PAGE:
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Othello's Iago

             When Shakespeare attempted to create the ultimate villain (and I must say he was.
             stunningly successful), Iago was the result. This cunningly evil character always keeps the.
             audience guessing at his true personality until he has the opportunity to plan in solitude or.
             so gracefully manipulate an inferior intellect that he can let his true colors shine while.
             preserving his "image". Such is the case in act I, scene III, when he recites to Roderigo a.
             beautifully worded speech revealing his true feelings about life, love, and Othello. This.
             near-soliloquy shows us some of the thinking behind Iago's Machiavellian actions. 320 .
             Virtue! a fig! 'Tis in ourselves are we thus or thus. Our bodies are gardens, to which our.
             wills are gardeners; so that if we plant nettles or sow lettuce, set hyssop and weed up.
             thyme, supply it with one gender of herbs or distract it with 325 many, either to have it.
             sterile with idleness or manured with industry, why, the power and corrigible authority of.
             this lies in our wills. If the balance of our lives had not one scale of reason to poise.
             another of sensuality, the blood and baseness of our natures would conduct us to the most .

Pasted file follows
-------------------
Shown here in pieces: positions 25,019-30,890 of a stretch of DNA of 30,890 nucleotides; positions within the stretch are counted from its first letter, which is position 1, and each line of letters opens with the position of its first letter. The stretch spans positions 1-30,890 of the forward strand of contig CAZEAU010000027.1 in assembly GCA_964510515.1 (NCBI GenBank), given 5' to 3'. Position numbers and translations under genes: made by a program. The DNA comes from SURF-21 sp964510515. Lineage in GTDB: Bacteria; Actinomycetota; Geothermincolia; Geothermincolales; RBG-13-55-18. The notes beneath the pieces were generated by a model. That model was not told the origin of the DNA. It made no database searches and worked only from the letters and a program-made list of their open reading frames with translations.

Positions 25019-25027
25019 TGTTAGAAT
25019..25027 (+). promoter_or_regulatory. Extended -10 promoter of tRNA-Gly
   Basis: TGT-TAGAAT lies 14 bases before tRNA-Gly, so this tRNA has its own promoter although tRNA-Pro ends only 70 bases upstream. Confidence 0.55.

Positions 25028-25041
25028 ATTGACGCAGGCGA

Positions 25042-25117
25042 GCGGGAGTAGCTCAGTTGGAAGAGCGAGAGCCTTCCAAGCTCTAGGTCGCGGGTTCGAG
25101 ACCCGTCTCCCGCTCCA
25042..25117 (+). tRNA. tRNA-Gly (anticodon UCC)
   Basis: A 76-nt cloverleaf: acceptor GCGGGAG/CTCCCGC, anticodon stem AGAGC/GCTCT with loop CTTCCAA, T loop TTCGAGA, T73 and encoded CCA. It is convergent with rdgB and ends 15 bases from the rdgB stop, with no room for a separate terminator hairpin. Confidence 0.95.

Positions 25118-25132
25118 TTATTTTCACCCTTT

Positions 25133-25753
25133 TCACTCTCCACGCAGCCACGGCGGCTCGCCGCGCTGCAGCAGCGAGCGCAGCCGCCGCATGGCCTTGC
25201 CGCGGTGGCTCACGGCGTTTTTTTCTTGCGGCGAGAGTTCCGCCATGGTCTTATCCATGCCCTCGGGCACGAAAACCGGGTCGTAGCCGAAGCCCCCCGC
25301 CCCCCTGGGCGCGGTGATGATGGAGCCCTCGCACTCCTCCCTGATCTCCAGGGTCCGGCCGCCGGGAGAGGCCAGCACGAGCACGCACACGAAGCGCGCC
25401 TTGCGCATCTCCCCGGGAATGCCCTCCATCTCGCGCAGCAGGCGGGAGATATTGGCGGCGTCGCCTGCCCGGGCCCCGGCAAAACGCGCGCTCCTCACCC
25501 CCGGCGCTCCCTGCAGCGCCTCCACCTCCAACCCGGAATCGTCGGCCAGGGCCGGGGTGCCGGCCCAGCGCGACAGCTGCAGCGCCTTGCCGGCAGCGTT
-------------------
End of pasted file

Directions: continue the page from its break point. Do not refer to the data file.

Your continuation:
330 preposterous conclusions. But we have reason to cool our raging motions, our carnal.
             stings, our umbitted lusts, wherof I take this that you call love to be a sect or scion It is.
             merely a lust of the blood and a permission of the will. Come, be a man. Drown thyself?.
             Drown cats and blind 335 puppies. I profess me thy friend, and I confess me knit to thy.
             deserving with cables of perdurable toughness. I could never better stead thee than now.
             Put money in thy purse. Follow these wars; defeat thy favour with an usurped beard I say,.
             put money in thy purse. It cannot be that Desdemona 340 should long continue her love.
             unto the Moor,-Put money in thy purse,-nor he his to her. It was a violent commencement,.
             and thou shalt see an answerable sequestration.

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